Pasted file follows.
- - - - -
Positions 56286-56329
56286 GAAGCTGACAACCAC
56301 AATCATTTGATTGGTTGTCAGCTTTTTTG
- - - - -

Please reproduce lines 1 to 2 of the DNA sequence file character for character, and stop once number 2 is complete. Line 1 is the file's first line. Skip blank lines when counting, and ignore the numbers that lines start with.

Positions 56286-56329
56286 GAAGCTGACAACCAC